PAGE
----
beeps for bi-modal stimuli. Older observers showed much smaller effects of the task-irrelevant modality. Do these interactions reflect
optimal integration? Integration, or partial integration predicts improved reliability in bi-modal conditions. In contrast, modality switching
reduces reliability. Model comparison suggests that older observers employed partial integration, whereas younger observers (up to
around 8 years) did not integrate, but followed a sub-optimal switching strategy, responding according to either visual or auditory
information on each trial.
Banerjee Arpan
National Brain Research Centre ~ Gurgaon ~ India
Speech perception emerges from harmonious interaction of multiple neural systems. “McGurk illusion” (McGurk and MacDonald, 1976),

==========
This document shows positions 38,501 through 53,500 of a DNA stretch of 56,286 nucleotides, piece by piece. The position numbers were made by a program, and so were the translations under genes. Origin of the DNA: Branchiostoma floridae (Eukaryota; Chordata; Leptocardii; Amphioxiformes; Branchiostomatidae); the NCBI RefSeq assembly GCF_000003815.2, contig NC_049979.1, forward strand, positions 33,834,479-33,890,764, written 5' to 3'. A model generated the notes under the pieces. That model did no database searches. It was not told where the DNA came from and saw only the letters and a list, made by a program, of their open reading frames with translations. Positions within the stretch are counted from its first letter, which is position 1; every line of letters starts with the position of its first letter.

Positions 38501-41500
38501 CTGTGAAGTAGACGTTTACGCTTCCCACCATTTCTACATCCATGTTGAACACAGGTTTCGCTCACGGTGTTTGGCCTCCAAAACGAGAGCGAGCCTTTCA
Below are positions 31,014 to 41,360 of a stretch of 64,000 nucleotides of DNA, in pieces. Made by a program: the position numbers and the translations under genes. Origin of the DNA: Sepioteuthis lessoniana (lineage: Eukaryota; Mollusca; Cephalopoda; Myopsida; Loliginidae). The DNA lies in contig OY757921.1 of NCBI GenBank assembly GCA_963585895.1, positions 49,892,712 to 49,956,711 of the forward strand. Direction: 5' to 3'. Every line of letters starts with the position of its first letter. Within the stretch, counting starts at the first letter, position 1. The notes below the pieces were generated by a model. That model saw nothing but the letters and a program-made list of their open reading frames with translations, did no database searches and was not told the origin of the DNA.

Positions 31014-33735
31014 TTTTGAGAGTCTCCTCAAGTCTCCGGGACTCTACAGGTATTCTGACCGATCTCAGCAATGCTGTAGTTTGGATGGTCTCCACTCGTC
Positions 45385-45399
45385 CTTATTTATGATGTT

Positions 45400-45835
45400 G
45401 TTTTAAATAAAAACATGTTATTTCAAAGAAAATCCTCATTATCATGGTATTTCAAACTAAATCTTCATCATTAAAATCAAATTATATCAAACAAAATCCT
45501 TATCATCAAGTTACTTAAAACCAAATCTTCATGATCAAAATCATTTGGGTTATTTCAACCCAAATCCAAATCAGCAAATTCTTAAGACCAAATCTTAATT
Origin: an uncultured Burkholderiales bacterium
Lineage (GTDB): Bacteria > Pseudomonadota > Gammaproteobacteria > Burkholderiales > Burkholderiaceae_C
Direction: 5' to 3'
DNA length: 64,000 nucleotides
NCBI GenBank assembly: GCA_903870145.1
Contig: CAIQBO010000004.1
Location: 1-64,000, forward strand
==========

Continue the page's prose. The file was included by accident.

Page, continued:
a classic example of how visual feedback shapes speech perception, provides an entry point to study the underlying brain networks.
Earlier research has shown that modulating the degree of audio-visual (AV) integration by psychophysical parameters weakened the
effect (Munhall et al., 1996, Pare et al., 2003, Alsius et al., 2007, Munhall et al., 2009, Nath and Beauchamp, 2012). Here, we performed
an fMRI study on human volunteers when McGurk-stimuli (incongruent audio-video signal) were presented with varying AV lags. We
observed across a large group of 16 volunteers there was a regime where the illusory perception was maximum, [-150, 300] ms in
concordance with earlier studies. When the block at which maximum illusory response occurred was pooled for a group statistical